To design truly sustainable buildings, the way tenants use them must be taken into account.
As the sustainability agenda gathers steam, more buildings than ever are implementing smart technology. This technology ranges from placing smart meters in buildings to taking thermal mass into account during the building process – measures that are designed to achieve the best EPC rating possible.
However, many of today’s most sustainably designed buildings have scored much lower than anticipated once in use. According to the UK Green Building Council, there can be as much as a 250% performance gap between an EPC rating and the actual energy performance of a typical building.
Even under the best-case scenario, the performance gap between the modelled performance reported on the EPC and actual performance can be as large as 80%. The cause? The very tenants that reside inside the building. Occupiers are not using their buildings as efficiently as possible, rendering many supposedly sustainable buildings not sustainable at all.
We do not have to see the green roofs in London and Paris to know that sustainable design practices have affected the property industry at every level.
Construction businesses in the UK are taking pains to minimise construction waste and source materials sustainably, but eco-conscious builders take these practices one step further. Increasing insulation prevents heat from escaping buildings quickly, as does making windows and doors airtight. Many buildings are now built in consideration of thermal mass, allowing the building to regulate temperatures easily.
While these initiatives are important parts of reducing the carbon footprint of the built environment, much of their efficacy comes down to tenant use, and it is here that sustainability methods falter. Occupiers overusing specially designed heating, ventilating and air conditioning (HVAC) systems often override all positive effects of the system. UK occupiers are some of the worst offenders for inefficient use of air con – Daikin sells more wall controllers in the UK than it does in the rest of the world combined.
The same is true of tenants opening windows while using the heating, using smart energy meters in a decidedly unintelligent way, or installing an incorrect fixture where a more sustainable one was intended. The best way to ensure a sustainable building remains sustainable, is to remove control from the users. However, what impact does this have on wellbeing?
It is also not an uncommon occurrence to find buildings that have been constructed incorporating sustainable technologies, such as combined heat and power (CHP) or biomass boilers, that are then never used. There can be many reasons for this, including equipment being wrongly specified in the first place and not being able to provide a suitable load once the building is in use, difficulties in sourcing or storing biomass fuel – or simply that no one knows how to use it.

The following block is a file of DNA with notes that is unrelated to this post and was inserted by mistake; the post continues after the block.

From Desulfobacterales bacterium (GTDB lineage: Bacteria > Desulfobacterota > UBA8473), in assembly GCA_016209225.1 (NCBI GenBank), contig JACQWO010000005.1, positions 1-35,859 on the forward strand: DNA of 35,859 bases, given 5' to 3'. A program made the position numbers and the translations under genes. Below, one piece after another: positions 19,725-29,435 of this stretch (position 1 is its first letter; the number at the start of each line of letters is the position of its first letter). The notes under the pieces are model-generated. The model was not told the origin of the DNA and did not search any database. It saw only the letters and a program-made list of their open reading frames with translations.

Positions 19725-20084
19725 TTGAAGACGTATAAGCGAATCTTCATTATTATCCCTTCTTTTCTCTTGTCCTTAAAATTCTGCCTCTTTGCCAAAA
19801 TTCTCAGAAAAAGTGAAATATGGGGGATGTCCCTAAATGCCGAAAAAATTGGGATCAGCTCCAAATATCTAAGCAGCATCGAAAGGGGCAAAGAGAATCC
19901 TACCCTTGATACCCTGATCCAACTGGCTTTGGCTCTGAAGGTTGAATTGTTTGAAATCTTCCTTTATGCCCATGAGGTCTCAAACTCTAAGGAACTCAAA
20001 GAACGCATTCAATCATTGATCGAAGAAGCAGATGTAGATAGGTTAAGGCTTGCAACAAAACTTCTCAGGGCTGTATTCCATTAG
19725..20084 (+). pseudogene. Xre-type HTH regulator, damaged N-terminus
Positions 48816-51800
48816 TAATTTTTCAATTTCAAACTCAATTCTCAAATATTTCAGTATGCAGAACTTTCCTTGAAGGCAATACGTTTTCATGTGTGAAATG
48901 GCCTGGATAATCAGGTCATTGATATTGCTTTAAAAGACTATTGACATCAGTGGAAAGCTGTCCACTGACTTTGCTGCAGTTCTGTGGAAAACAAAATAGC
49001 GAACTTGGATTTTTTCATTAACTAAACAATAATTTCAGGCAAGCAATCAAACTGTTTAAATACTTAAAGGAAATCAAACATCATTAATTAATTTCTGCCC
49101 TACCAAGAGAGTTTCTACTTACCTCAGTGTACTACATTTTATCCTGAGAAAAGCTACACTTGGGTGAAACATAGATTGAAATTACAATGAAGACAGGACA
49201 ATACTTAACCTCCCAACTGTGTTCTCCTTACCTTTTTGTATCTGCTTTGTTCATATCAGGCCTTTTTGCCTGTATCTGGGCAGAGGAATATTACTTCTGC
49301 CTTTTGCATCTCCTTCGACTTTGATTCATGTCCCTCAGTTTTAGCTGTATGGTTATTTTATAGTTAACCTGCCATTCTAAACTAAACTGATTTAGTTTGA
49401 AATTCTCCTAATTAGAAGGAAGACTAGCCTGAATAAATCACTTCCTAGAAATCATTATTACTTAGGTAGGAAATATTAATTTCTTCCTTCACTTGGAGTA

Often, it’s not a technical issue at all – funds may be available within a capital budget to install a renewable or low-energy technology, but then there is no money within the operational budget to use it. Landlords and tenants need to work together to ensure that refurbishments and fit-outs create zero-carbon buildings. These are artificial barriers that can be removed by looking carefully at contracts and thinking through the – perhaps unintended – consequences of the interests of the various stakeholders involved at different stages in a building’s lifecycle being incompatible.
True sustainability cannot be achieved without collecting data. Put simply, if you don’t know where you’re starting from, there’s no way to know where you’re going. However, too much information becomes meaningless, so we as an industry must determine the right information to gather and how to use it.
Much of the data we need to collect surrounds the way that occupiers, both commercial and residential, interact with the buildings in which they live and work. Usage studies must be the way forward, to identify the most unsustainable practices. The findings of these surveys will help us determine whether the occupier who opens windows while blasting the air conditioning has a carbon footprint equal to the occupier who does not utilise smart technology at all. These surveys also serve to identify the methods that are most truly sustainable, allowing designers and construction professionals alike to focus on the methods that are most effective and most likely to achieve buy-in from occupiers.
Barriers to change
True change is difficult to achieve in any industry, and property is no exception. We are used to what we know and, unfortunately, the most sustainable solution is not always the most obvious or straightforward one.
Various commitments have been made by local and central governments to be net zero carbon between 2038 and 2050. In the absence of legislation, the main focus is currently on targeting individual behaviour. This emphasis on the individual – asking people to make or accept changes that compromise their comfort – runs the risk of significant backlash without evidence that large institutions are sharing in the burden.
However, the fact remains that the world is on fire, and the flames are licking at our collective doorstep. Just this summer, we have experienced some of the most devastating environmental impacts that the world has ever seen. Tropical storms are growing in strength and size. Glaciers are disappearing. The Amazon is burning to the ground.
Individual actions matter; the largest barrier to sustainability when it comes to use is changing the deeply seated habits of building’s occupiers. Because changing habits also changes thinking, and to be really effective those actions must aggregate into pressure on those who can make the biggest systemic changes – governments, councils and landlords.
As featured in EG (page 58) on 28 September 2019.